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This is in Chrome at least. If my window's URL is https://www.google.com/search?q=JavaScript+URLSearchParams and I run this in the JavaScript console:

url = new URL(document.URL);
urlsp = url.searchParams;
console.log(urlsp.get("q"));

then what gets logged to the console is not JavaScript+URLSearchParams, but JavaScript URLSearchParams. This is a pain because the userscript that I am trying to write needs access to the actual value of the q parameter; and + are not treated the same by the browser. Sure, I could write some code that would process the URL as a string, but that would be tedious and error-prone. The same deal happens with the value %3A in a parameter, but it gets returned as : instead. How do I get URLSearchParams to return the actual value of a URL's parameter?

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    You really need the actual value or a safe value to encode in a url ? if you just need to rewrite the urls search args into a new url, you just need do call the function encodeURIComponent(urlsp.get("q")) – Xavero Aug 4 '17 at 22:20
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    This will not work I don't think. Spaces in URLs are %20 not +. Javascript's encode function incorrectly changes all spaces to %20. In the param part of the URL though, + are considered spaces. Also, @Melab, Javascript+URLSearchParams is NOT the value. That is the encoded value. The actual value is correctly JavaScript URLSearchParams. encodeURIComponent will fix other characters like %3A, just do it after you fix the spaces. – Leeish Aug 4 '17 at 22:23
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    @Xavero I need the actual value. encodeURIComponent(urlsp.get("q")) does not do that. – Melab Aug 4 '17 at 22:26
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    No it's not. The ACTUAL value is a space. It gets ENCODED to a + sign since URLs can't have spaces. You may see a + but that's not the value, that's its encoded value. stackoverflow.com/questions/1634271/…. The problem is you are oddly trying to process an encoded value instead of the actual value. You say you want the value, but you are actually trying to get an ENCODED value. – Leeish Aug 4 '17 at 22:32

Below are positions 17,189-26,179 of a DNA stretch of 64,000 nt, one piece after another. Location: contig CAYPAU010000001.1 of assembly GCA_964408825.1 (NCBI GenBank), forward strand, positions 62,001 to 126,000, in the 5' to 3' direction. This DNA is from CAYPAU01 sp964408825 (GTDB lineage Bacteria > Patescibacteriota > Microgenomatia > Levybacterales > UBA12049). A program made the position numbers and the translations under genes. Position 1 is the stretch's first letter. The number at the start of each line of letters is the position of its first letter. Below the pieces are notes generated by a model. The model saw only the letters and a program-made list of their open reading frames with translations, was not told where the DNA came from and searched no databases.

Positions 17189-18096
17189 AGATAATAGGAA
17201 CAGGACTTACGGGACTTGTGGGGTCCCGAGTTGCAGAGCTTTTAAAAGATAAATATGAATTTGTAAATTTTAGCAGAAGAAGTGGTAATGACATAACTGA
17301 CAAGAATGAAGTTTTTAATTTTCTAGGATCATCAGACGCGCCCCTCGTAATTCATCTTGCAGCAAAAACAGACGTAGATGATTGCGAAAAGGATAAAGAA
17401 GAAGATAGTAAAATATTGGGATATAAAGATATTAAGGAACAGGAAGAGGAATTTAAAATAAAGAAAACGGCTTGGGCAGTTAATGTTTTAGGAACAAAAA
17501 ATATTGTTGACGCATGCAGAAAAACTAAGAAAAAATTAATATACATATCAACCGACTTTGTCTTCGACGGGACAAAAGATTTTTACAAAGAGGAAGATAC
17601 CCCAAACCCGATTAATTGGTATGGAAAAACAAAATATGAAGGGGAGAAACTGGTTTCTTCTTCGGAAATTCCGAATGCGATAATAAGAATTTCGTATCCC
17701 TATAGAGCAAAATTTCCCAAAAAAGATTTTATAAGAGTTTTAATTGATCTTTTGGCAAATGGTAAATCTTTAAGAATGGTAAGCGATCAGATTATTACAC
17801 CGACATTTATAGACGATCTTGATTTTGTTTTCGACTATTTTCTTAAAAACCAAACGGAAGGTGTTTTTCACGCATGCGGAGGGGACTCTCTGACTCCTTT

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    The same with %3A. You say you want the value, but %3A is not the value in the URL. That is an ENCODED character that you want. The only way to get the encoded values from the URL, is to, guess what, reencode the URL. – Leeish Aug 4 '17 at 22:34
6
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I could write some code that would process the URL as a string, but that would be tedious and error-prone

I don't know about that, this is a fairly new API and we've been surviving ok without for a long time. There are problems with it anyway, last I checked the API doesn't support parameter arrays like foo[]=1&foo[]=2. It really isn't very complicated and it's not that much code to just roll your own:

class UrlParams {
   constructor(search) {
      this.qs = (search || location.search).substr(1);
      this.params = {};
      this.parseQuerstring();
   }
   parseQuerstring() {
      this.qs.split('&').reduce((a, b) => {
        let [key, val] = b.split('=');
        a[key] = val;
        return a;
      }, this.params);
   }
   get(key) {
      return this.params[key];
   }
}

const params = new UrlParams('?q=Javascript+Stuff');
console.log(params.get('q'));

| improve this answer | |
6
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URLSearchParams is a representation of the parsed search params. Parsing (specified here) includes decoding the values.

If you don't want to parse the search params, but instead just e.g. split on ampersands and = signs, then don't use url.searchParams. Use instead url.search, and perform the splitting yourself.

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1
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url = new URL(document.URL);
urlsp = url.searchParams;
console.log(encodeURI(urlsp.get("q")));

https://developer.mozilla.org/en-US/docs/Web/JavaScript/Reference/Global_Objects/encodeURI

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